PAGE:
A Reformulation of the Paradox of Christmas

Based on the preceding arguments, both Santa Claus and Jesus Christ are now sacred figures in the contemporary American Christmas. If Santa is now seldom seen as profaning Christmas in America, we must look elsewhere for that which opposes the sacredness of this dual deity Christmas. The most prominent text in which to search for an understanding of the modem American Christmas involves stories of neither Santa or Christ. It is instead the most often repeated and imitated secular Christmas story of all, Dickens' (1843) A Christmas Carol (Viola 1986). Bolton (1987) lists 357 scripts of this story for radio, stage (including mime and marionette versions), television, opera, and film (including animated cartoons), and this list is both incomplete and continually outdated as ever more versions of the popular story are produced. One writer in 1906 concluded "Dickens and Christmas are well-nigh synonymous words .... Beyond question it was Charles Dickens who gave us Christmas as we understand it today (Ley 1906)." Seventy years later opinion had not changed in the English-speaking world, as Hewet notes: "Dickens and Christmas ... are so closely associated that one must make an effort to recall that he was hardly alone in the late-Georgian and early-Victorian England in hoping to revive the old Christmas ways (Hewet 1976)."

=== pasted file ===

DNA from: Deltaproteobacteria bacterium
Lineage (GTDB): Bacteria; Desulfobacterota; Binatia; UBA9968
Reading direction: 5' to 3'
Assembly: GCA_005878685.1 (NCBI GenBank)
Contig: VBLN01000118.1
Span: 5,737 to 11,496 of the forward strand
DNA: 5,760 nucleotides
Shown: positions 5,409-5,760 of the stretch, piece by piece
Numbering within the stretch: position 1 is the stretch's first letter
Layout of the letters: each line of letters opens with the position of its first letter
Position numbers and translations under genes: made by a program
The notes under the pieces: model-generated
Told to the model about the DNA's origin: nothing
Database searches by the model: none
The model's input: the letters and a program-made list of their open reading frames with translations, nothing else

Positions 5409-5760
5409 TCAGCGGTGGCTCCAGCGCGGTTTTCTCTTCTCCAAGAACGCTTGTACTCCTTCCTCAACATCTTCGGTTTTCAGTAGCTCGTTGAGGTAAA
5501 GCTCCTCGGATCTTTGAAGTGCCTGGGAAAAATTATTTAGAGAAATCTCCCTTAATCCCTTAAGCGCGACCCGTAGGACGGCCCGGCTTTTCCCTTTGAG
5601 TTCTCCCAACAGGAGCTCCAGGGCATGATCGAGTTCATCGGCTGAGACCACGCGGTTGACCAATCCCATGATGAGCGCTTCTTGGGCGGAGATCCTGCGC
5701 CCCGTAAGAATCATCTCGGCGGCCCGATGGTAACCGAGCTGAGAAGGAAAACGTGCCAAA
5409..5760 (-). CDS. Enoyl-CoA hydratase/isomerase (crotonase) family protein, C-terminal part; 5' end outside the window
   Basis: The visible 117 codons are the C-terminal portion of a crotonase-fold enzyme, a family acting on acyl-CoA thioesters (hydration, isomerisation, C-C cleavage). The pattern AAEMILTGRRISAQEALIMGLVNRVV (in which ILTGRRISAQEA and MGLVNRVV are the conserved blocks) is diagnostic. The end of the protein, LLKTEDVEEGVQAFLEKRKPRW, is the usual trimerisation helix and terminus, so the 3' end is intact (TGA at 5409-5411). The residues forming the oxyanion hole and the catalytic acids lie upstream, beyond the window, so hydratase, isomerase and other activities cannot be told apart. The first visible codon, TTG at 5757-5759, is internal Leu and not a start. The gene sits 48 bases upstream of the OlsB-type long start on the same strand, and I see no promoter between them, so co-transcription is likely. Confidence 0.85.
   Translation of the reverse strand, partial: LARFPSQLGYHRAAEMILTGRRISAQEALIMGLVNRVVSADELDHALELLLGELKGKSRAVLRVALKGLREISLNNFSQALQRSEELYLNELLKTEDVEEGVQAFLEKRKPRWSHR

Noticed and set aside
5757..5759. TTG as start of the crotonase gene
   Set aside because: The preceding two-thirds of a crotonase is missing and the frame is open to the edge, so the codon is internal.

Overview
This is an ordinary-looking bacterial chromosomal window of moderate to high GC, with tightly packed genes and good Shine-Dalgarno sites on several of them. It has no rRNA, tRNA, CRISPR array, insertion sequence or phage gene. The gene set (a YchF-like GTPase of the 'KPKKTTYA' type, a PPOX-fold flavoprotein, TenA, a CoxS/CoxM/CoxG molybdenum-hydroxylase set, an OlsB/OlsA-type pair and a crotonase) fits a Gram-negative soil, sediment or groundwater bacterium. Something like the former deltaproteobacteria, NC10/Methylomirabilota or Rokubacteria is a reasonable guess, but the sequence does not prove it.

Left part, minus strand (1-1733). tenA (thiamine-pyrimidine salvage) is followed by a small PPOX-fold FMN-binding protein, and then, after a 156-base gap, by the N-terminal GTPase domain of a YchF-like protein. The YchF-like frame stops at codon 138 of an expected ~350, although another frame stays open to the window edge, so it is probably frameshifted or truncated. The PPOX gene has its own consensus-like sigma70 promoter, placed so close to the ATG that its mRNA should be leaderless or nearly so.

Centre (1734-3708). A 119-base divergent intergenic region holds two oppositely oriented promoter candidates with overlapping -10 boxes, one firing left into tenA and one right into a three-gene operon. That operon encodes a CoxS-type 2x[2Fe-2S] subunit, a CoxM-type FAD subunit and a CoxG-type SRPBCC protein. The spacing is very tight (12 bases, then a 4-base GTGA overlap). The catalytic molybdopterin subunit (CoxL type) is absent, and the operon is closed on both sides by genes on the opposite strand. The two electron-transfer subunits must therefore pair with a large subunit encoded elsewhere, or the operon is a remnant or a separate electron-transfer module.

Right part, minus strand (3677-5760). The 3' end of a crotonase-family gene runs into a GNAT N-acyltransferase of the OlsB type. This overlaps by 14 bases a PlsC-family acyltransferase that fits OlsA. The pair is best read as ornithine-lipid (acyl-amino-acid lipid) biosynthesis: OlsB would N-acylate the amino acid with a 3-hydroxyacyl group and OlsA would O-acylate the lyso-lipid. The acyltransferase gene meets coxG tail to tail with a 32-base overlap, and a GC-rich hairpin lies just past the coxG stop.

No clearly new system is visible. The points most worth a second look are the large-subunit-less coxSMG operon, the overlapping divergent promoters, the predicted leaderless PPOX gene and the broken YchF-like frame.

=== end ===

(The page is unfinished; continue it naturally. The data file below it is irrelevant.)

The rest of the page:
It does not exaggerate to suggest that A Christmas Carol has become sacred Christmas literature. As Bolton notes, " 'The Carol' quickly had become sacred fare suitable for matinees on Christmas (Bolton 1987, p. 234)". Although eight stage versions of A Christmas Carol opened in January and February of 1844, the play has achieved greater popularity in the second half of the twentieth century, partly because of Victorian reluctance to bring sacred works to the stage (Bolton, 1987). In 1909, a production of the play was criticized for rendering "a sacred subject" in "a style suited to the music hall" (Boulton 1987, p. 235).